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France vs Nigeria: Les Bleues aiming to beat the Super Falcons and top the group undefeated

Franck Fife, AFP | France’s Les Bleues are set to meet Nigeria's Super Falcons in their final Group A match on Monday night.

After France secured a spot in the Women’s World Cup last 16, head coach Corinne Diacre has upped the stakes for “Les Bleues”: to come away from the group stages undefeated with a victory over Nigeria in Rennes on Monday.

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For Diacre, the host nation’s June 17 meet against Nigeria is about making a statement. “Our goal is to try to top the group, even though a draw would suffice,” Diacre said at a press conference on Sunday. “We are going to go out and try to win the match because that’s always good for confidence.”

France have already secured their place in the final 16 following their first two matches, with a 4-0 win over South Korea and a 2-1 victory over Norway. But Diacre is seeking a hat trick of victories from what is France's third and final Group A match.

Diacre acknowledged that she plans to tweak her lineup against Nigeria, but indicated she won’t mess with what’s already proved to be working.

“Given that we are trying to win our third straight match, we need to stay with the same dynamic,” she said. “I don’t know how many changes. I’m not going to tell you either way. We want to remain competitive so we are going to put out a strong starting 11.”

Swede dreams for Nigeria

Nigeria lost 3-0 to Norway in its opener, but the nine-time African champions rebounded with a 2-0 win over South Korea. Nigeria remains the only African nation to have qualified for every Women’s World Cup since the tournament began in 1991.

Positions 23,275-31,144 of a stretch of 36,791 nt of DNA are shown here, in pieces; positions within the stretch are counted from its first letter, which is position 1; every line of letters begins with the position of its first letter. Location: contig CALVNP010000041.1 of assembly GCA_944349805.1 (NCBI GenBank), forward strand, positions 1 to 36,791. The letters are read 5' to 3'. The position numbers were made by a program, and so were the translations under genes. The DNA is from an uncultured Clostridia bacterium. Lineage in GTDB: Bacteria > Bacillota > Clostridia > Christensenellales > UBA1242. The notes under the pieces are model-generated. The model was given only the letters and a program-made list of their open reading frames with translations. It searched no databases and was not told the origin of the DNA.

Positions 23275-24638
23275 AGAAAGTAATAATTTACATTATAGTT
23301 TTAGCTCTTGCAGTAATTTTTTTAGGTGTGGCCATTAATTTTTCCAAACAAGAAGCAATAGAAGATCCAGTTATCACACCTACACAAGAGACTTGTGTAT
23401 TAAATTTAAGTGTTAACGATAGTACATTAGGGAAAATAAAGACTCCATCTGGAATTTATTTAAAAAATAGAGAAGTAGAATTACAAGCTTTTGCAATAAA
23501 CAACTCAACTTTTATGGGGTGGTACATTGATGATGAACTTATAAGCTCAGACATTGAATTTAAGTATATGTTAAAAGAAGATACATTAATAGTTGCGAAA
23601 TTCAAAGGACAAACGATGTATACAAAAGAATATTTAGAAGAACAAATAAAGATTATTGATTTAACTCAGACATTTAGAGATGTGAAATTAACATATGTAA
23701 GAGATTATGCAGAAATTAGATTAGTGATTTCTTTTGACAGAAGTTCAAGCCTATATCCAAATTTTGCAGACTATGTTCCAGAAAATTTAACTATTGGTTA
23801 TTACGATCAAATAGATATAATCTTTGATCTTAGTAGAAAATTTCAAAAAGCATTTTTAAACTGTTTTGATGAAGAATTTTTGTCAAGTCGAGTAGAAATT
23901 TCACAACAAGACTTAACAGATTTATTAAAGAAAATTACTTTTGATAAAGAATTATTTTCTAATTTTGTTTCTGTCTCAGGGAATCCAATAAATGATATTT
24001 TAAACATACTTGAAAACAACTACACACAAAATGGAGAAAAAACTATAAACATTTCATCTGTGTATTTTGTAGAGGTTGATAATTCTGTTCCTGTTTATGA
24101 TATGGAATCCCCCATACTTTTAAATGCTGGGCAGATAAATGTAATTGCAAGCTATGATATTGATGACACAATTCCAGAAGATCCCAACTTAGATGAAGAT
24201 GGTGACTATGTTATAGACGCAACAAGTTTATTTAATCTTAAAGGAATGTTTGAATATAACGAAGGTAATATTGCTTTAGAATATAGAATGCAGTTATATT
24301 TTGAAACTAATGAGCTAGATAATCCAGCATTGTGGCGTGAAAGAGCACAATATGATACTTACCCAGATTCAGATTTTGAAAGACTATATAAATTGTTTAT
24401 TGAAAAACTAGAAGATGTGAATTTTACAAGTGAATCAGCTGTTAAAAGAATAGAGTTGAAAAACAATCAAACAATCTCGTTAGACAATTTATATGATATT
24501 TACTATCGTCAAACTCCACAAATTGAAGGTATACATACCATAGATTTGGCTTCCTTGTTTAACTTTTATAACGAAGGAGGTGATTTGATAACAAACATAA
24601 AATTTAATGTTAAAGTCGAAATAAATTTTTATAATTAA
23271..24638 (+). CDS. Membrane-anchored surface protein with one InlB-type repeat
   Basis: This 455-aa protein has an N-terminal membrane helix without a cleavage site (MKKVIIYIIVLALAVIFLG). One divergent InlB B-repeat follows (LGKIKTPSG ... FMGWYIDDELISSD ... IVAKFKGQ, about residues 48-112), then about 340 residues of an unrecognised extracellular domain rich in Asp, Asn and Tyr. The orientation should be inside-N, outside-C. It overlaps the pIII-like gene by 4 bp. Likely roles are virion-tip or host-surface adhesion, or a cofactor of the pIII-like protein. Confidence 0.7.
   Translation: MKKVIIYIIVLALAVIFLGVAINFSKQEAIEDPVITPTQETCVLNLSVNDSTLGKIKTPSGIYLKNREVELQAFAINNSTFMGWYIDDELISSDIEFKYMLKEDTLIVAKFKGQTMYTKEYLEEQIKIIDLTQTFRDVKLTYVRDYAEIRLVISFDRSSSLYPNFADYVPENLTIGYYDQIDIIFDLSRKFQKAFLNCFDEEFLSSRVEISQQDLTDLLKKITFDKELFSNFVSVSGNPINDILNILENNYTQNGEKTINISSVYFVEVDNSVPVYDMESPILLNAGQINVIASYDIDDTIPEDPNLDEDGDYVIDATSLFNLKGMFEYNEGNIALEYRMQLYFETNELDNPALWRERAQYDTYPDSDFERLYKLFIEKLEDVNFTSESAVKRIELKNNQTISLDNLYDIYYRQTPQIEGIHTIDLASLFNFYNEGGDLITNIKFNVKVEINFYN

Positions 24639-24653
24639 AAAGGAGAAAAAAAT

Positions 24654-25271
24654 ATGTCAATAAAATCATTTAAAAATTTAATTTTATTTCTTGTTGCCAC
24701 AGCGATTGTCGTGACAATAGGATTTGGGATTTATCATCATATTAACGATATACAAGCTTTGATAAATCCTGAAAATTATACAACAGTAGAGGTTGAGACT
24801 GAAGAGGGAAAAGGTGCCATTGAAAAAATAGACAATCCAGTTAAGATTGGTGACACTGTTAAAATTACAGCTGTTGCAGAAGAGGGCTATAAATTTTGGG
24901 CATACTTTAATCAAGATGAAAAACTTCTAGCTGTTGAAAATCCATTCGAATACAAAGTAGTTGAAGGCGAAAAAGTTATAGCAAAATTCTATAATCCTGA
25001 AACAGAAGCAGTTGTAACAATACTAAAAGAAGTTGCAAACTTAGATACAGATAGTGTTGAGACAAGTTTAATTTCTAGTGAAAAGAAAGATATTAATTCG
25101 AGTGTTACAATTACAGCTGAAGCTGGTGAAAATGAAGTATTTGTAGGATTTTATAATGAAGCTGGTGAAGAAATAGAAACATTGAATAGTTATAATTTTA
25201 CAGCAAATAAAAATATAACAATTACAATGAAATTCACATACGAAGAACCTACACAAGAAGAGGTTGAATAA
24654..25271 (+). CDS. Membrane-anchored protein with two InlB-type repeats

Nigeria's team, nicknamed the Super Falcons and ranked 38th in the world, can still reach the next round – and they only need to draw against France.

Francisca Ordega is among the many Nigerian players still haunted by an 8-0 loss to France last year, and the forward said her squad wants revenge.

“We are not scared of France,” she said. “I like challenges.”

Diacre said that a lot has happened with the Nigeria team since they appointed Thomas Dennerby, the Swede who led his home country's women's team to a third place at the 2011 World Cup.

“Nigeria has worked a lot. The match will be totally different. When I met the coach during the draw, he promised me we were in for a tough match,” Diacre said.

Dijon and France midfielder Elise Bussaglia recalls her country's narrow 1-0 victory over Nigeria in the 2011.

“It’s never obvious against them,” she said, noting she expects it to be a physically demanding game, with the Nigerians launching plenty of fast counter-attacks. “We’ve already qualified with these six points, which is a good thing.”

Nigeria currently holds three Group A points after its 2-0 win over South Korea, and the latter team could also still go through if they win today against Norway and other results go their way.

Nigeria hopes to get 'revenge' on France

For 25-year-old Nigeria captain Desire Oparanozie, who is playing in her third World Cup, the match has a special flavour given that she plays her club football in France for Guingamp.

"I will have a couple of my friends in the French team," she said ahead of the game.

But, she said, "when you're playing against the host nation, you're not just playing against 11 players, you're playing against the crowd".

The biggest Women’s World Cup in history

The tournament is the biggest Women’s World Cup in history, with 14 out of 52 matches having been sold out, and the governing body, FIFA, having sold a record total of 206 broadcasting rights.

"We are delighted that people are interested in women's football," Diacre said of the sold-out stadiums. "We know that the women's game has developed significantly over the last several years. Clearly people identify with the game and are turning out in big numbers, and we are very pleased with that."

But although the 2019 prize pot of $30 million is double that of the 2015 finals in Canada, it remains a far cry from the men’s $575m World Cup prize money.

(FRANCE 24 with AP and AFP)

This article is a translation of the original, which appeared in French.

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